|Title:||Native forages asessment for the improvement of milk production in goats||Authors:||Álvarez Ríos, S.
Briggs, H. R.
Castro Navarro, Noemí
|UNESCO Clasification:||310906-1 Nutrición. Rumiantes||Keywords:||Tagasaste Chamaecytisus-Palmensis
Diet, et al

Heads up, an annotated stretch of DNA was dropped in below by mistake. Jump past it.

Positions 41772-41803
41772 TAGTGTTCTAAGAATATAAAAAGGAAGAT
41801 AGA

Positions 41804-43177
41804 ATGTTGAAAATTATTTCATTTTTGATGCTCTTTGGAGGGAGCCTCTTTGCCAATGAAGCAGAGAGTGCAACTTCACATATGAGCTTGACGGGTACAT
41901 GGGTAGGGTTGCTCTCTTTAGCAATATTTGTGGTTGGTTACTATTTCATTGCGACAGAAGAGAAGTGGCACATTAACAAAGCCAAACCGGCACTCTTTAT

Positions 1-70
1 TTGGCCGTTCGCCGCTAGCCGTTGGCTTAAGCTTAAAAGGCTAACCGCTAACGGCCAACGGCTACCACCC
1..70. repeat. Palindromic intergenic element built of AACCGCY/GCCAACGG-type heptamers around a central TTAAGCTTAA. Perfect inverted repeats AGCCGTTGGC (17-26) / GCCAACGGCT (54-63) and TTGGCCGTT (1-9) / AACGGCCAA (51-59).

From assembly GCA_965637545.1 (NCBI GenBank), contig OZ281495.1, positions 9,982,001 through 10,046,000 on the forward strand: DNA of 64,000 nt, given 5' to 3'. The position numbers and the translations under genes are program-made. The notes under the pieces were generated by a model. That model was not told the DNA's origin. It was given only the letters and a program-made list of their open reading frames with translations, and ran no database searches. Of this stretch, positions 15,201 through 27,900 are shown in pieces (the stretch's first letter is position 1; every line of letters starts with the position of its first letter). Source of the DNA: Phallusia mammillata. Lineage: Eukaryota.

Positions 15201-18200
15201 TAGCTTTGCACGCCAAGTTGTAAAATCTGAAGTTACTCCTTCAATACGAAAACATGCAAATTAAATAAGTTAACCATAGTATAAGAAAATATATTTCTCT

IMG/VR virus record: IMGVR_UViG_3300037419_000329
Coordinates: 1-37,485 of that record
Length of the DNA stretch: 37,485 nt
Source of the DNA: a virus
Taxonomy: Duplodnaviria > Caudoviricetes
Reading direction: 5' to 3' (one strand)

|Issue Date:||2007||Journal:||Journal of Animal and Veterinary Advances||Abstract:||The study was made in two parts. In the first, the food value was determined for two native Canarian species, Tagasaste (Chamaecytisus proliferus sp. proliferus var. palmensis) and common Tedera hay (Bituminaria bituminosa), well adapted to the climate. The chemical composition and digestibility were determined and the energy value for goats was estimated. The second phase of the experiment analysed the effects of the food on the milk production and quality when two different diets were fed. A common base of concentrates was used for the two groups of 20 Palmeran goats. The first diet, the Palmera Diet (PD) had a fibre content made up from the two native Canarian forages, whereas the other diet (Actual Diet or AD) was complemented with cereal straw. The quality and quantity of milk produced was recorded for 105 days, including in the middle part of lactation. The tagasaste was composed of 40% Dry Matter (DM) and 18% Crude Protein (CP), with Crude Protein Digestibility (CPD) reaching 75%, which represents 135g kg(-1) DM. The daily intake was 0.67 kg DM/animal, corresponding with 44 g DM kg(-1)P(0.75), with a considerably high energy value (9.18 MJ kg(-1) DM of Metabolizable Energy (ME). The tedera hay showed 87% DM and 15% CP, giving 105 g DPIN and 96g DPIE (Digestible Protein in the Intestine (DPI)). The Digestibility of the Dry Matter (DMD), Organic Matter (OMD) and Crude Protein (CPD) obtained in the metabolic cages was 60, 61.6 and 51.4%, respectively. The daily intake was 0.54 kg DM/animal, which corresponds with 3 1 g DM kg(-1) W-0.75, with a ME content estimated to be 7.9 MJ kg(-1)DM. Throughout the experiment the goats in the Palmera Diet (PD) group showed higher daily production values than the Actual Diet (AD) group. This peaked at 60 days when the average daily production was 26% greater in the PD than in the AD, diminishing to a difference of 15% at the end of the experiment. The fat and protein values were also better in the DP diet throughout the controlled time (representing up to 2.27 more fat and 1.01 kg more protein).||URI:||http://hdl.handle.net/10553/74128||ISSN:||1680-5593||Source:||Journal of Animal and Veterinary Advances [ISSN 1680-5593], v. 6 (1), p. 94-98, (Enero 2007)|
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